3 Tips To Unify the Garden

Using the same plant material in something as simple as your window boxes can help create unity in the garden. 

Fine tuning the garden can be overwhelming without a bit of guidance. Follow these three tips below to help bring order to your outdoor space, and please (emphasis on please), remind yourself that it doesn't have to be perfect. Gardens are a work of art in progress, not a finished production. Give yourself permission for some trial and error. It's part of what makes gardening fun.

1. Repeat Plant Material

Repeating key plants throughout the garden helps give a rhythmic flow. You don't need a large space or lots of plants to accomplish this. Three window boxes against a blank wall using the same repetitive plant material can create a sense of harmony.

Instead of one redbud, one dogwood and one serviceberry, try three redbuds placed in key beds around the house. The architecture of the tree, the heart-shaped leaf, and the zig-zag stems repeating through the garden have a calming and healing influence. If you prefer the different trees that works too, because you're still repeating a pattern (trees), but the less busy a garden is, the better. Trees and shrubs are called anchor plants, combined with hardscaping, layout of beds, statuary, fountains, etc., and contours of the land, these determine the outline or bones of the garden. The bones of the garden are what make it pretty in winter, when the perennials and annuals aren't providing color. The bones should be the first thing to go into the garden, helping define it's boundaries and borders. Click here for more information on creating your garden bones.

Side Note: Don't stress if you're looking at your garden and thinking, dang, I did that all wrong. We all have and do. Established gardens can be helped with just a few changes here and there. Read Cynthia Gillioly's account of how she incorporated bones into her established perennial garden. Click here.

Repeating in odd numbers is crucial. This Italian Cypress makes a dramatic display at the back of this garden. In Western North Carolina, we're not zoned for Italian cypress, but we can use 'DeGroot's Spire' arborvitae for a similar look.

Next is surrounding those anchor plants with supporting cast plants. Keep the number of supporting plants to three or five depending on the size of the beds (obviously smaller beds have fewer numbers and vice versa). Surrounding plants should be repetitive, too, again, helping to anchor the garden. Still, too much of a good thing is too much, so add a few surprises tucked in here and there by varying plant material without looking like you found our sale section.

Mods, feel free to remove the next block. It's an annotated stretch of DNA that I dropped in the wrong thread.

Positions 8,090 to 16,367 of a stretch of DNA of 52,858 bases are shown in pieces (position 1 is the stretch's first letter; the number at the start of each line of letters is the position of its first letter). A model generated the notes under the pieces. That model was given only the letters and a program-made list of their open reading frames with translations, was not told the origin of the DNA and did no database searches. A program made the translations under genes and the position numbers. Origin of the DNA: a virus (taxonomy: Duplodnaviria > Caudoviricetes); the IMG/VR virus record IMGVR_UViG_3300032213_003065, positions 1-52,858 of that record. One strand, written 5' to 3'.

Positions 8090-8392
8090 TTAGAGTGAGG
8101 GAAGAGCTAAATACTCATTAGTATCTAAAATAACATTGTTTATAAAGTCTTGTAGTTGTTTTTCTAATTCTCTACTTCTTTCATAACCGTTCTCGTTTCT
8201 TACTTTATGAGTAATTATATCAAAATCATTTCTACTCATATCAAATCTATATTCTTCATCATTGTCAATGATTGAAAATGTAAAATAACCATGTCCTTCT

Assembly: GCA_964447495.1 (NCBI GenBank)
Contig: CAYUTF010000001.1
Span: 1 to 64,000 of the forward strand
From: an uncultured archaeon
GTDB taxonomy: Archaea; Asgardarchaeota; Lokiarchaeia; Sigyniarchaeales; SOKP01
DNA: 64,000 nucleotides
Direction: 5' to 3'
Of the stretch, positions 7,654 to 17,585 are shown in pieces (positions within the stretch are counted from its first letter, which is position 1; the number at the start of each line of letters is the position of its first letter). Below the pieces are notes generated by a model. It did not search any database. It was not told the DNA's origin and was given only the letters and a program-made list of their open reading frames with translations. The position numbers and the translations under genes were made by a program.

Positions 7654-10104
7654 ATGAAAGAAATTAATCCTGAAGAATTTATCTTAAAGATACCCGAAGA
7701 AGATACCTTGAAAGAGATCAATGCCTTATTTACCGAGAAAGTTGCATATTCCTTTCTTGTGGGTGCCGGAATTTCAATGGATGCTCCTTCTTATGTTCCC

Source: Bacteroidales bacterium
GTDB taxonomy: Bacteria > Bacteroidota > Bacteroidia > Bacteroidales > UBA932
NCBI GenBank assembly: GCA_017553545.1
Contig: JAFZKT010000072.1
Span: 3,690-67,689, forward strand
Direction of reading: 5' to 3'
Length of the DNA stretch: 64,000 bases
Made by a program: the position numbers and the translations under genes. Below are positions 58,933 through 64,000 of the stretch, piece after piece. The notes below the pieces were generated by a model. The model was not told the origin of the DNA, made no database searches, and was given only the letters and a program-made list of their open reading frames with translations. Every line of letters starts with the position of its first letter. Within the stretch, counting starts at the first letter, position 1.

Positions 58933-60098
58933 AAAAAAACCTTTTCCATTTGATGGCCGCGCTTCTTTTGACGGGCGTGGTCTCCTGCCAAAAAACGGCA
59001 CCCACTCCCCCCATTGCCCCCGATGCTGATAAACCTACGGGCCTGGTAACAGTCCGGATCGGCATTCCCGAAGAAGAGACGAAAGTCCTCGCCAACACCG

2. Odd Numbers Work Best, Mostly

For this small townhouse with zero room to plant, the steps became the focal point.

Numbers matter. Like formal gardens? Twos give that feeling, like sentries guarding the gate, but don't overdo it because two cuts the eye while three gives a sweep of color that seems more natural to our eye. Threes and fives are the general rule for the garden. Using sweeps and masses of one plant is more appealing than having several different plants--the polka dot look--cluttered into one bed.

One plant can serve as a focal point, the stand out in the garden, and so it should be a strong plant. Japanese maples are often chosen for this. One plant can also be a unifier between spaces. Ex: A clump of Japanese forest grass (which likes shade) tucked into each bed, unifies from bed to bed. 

Side Note: Just like all furniture does not need to be lined up around the rooms of your house against the walls, plants do not need to be stuffed against the foundation of the house. Consider moving plants out away from the house, and containers too. It makes for happier plants and interesting gardens.

3. Color all season and repeating color

Ligualria (a shade blooming plant) adds a tropical feel to this bed, combined with the black mondo grass in front and boxwood in back, it adds a different texture to a somewhat structured bed.

Repeating color in the garden is a great way to unify the garden. 'Walker's Low' catmint is an all season, low growing bloomer that looks beautiful under roses, 'Dart's Gold' ninebark, and in front of hedges. Snaking it  through beds (it requires full sun) ties beds together with the blue of the flower, and silvery foliage. You can do the same with annuals. Annuals are a great way to fill in gaps that exist in the garden, hiding missteps until more permanent plantings can be placed. 

Try continuing your garden's color throughout the season. Many of us have azaleas, cherry trees, rhododendrons and dogwoods that bloom in spring. We may have a butterfly bush that moves us through summer, but after the spring color show, we're often missing color in the garden. Visiting the nursery periodically throughout the growing season is helpful. As summer and fall approach, the plant palette of the store changes. You'll find echinacea, helianthus, coreopsis, hydranges, crepe myrtles, and more that can extend your color into summer and fall.

Here's a slideshow of BB Barn's staff's favorite summer-to-fall perennials to help get you motivated. 

For inspiration on landscape design, click here. (There are some pretty awesome pictures here, so go ahead and click.)

These are three quick tips as you plan your garden this spring. Check back frequently for more as we discuss other design tips through the growing season.

Written by Cinthia Milner, garden coach, blog writer, and outside sales staff.

BB Barns Garden Center serves all of Western North Carolina, upstate South Carolina and Tennessee.